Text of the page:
Dragon Ball XenoVerse (DBX) gives a face lift to an already successful franchise; offering a new twist to fans as they play through their favourite battles with a fully customizable fighter. DBX has some unique differences that set it apart from other Dragon Ball games that have been released in the past. Dimps has mixed together a classic fighter with a touch of RPG and the result is a delicious hybrid that fits together perfectly.
The game’s opening sequence is of Trunks summoning Shenron, the great wish-granting dragon of awesomeness. The storyline follows thusly: Trunks wishes for a strong ally that can travel through time, help fix the changing history by finding the source of said changes, nullifying them and ultimately being the “saviour of the universe”, Flash style! Your role is to travel back in time to some of the most memorable DBZ moments and battles, making sure the scales are tipped back into balance of Goku, his merry gang of misfits and Krillin (don’t we all just hate Krillin?!). The result is a breath of fresh air giving fans a change to the predictable story of the past titles.
Whilst character customisation is not a new thing to the Dragon Ball games, it’s the first time Dimps has utilised it in a popular remake of the DB family and to the extent we see in DBX (some hardcore gamers may remember customisation options in DB Online and DBZ: Ultimate Tenkaichi). In DBX character customisation allows the player endless options of not just skills and moves they can execute in battle but also their character’s race, gender, head, build, voice and clothing. The one major gripe I have with the customisation options is the lack of ability to preview clothing and accessories before you purchase them. Although you can see the stat advantages and disadvantages of each piece I personally believe it’s equally important to look SAF (Sexy As Fuck) when kicking the shit out of 20 Cell Jnr’s. Players have five races to choose from: Earthlings, Majins, Namekians, Saiyans and Frieza’s race all with their own fighting style and weaknesses ensuring there is one that will suit your style.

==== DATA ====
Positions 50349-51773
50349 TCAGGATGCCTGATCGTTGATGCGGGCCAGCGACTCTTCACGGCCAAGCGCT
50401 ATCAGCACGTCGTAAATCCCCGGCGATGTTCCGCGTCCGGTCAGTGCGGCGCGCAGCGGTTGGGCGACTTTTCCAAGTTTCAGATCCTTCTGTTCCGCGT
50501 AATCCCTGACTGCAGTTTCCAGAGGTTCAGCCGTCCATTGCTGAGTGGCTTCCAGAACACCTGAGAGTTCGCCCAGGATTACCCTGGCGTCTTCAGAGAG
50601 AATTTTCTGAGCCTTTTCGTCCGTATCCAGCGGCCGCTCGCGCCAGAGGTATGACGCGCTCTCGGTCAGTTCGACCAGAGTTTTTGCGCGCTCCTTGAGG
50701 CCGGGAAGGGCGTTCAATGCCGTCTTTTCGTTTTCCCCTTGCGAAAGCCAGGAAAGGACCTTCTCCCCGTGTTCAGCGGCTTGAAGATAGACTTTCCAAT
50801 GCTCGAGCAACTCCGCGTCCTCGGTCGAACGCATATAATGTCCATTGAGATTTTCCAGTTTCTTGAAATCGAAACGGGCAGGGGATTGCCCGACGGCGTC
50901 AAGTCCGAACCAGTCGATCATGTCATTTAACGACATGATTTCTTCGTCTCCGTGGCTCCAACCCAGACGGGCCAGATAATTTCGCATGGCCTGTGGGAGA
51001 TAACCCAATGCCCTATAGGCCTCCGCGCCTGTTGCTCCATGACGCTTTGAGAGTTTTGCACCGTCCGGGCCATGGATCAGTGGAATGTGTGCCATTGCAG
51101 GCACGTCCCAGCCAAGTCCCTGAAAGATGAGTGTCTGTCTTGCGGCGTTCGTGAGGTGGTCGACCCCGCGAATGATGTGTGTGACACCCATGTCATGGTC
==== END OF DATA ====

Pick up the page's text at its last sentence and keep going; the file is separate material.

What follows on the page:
Combat in XenoVerse can be quite tricky at the start, especially with the three dimensional fighting. I found the ascending and descending difficult to get a handle on but as time goes on you will find yourself stringing together longer combos and landing more sweet hits. I love the fact that every move that you can think of throughout the series is available for your character to unlock and equip. This also goes for accessories all of which will look familiar to fans of the show. With endless combinations of moves to change out and equip it keeps combat interesting until you find that perfect set of moves that suits your playing style.
DBX offers players a number of different avenues of game play in 12 Master Quests and 50 Parallel Quests, with 200 skills and 400 pieces of equipment to unlock and choose from. Players also have the option of playing offline/online with friends in the Parallel Quests or against one another in Online Battles.
As much as I love this game there were a few things in XenoVerse that really annoyed me that gamers should be made aware of. Firstly, the sound or lack thereof. I was constantly checking my headset to see if it was flat or disconnected because in game if you’re not fighting it’s dead silent, no background music, nothing. The sound to picture is so disjointed that when a character speaks their lips are out of sync or they just don’t move at all. I found this would happen frequently throughout the game especially in the cut scenes. Secondly, online play is finicky at best. DBX gives players the option of selecting Single or Multi Lobby play at the home screen but all too often the servers are unavailable for reasons ranging from too many players on the server to the Multi Lobby hamster needing to take a break from his server-powering hamster wheel. Do be aware that if playing Parallel Quests with friends, if you have not personally finished the Quest only the party leader will be given a ranking and ultimately have it chalked up as complete.
Overall XenoVerse is one of the most enjoyable games I have played on this generation of consoles (in saiyin that I’m a jungle iz massive DBZ fanboy so this review is a work of pure, biased junk). Whether you are playing solo or online with your friends it is downright fun and very addictive. I normally hate them but the included cut scenes are a journey back into the show we all know and love, and I think that’s tops. Dimps has done a great job with this title and with ongoing updates to improve gameplay, sound and potentially adding further skills and equipment I can see myself playing DBX until they release the inevitable sequel.
Reviewed by John Gray and James Shegog on PS4.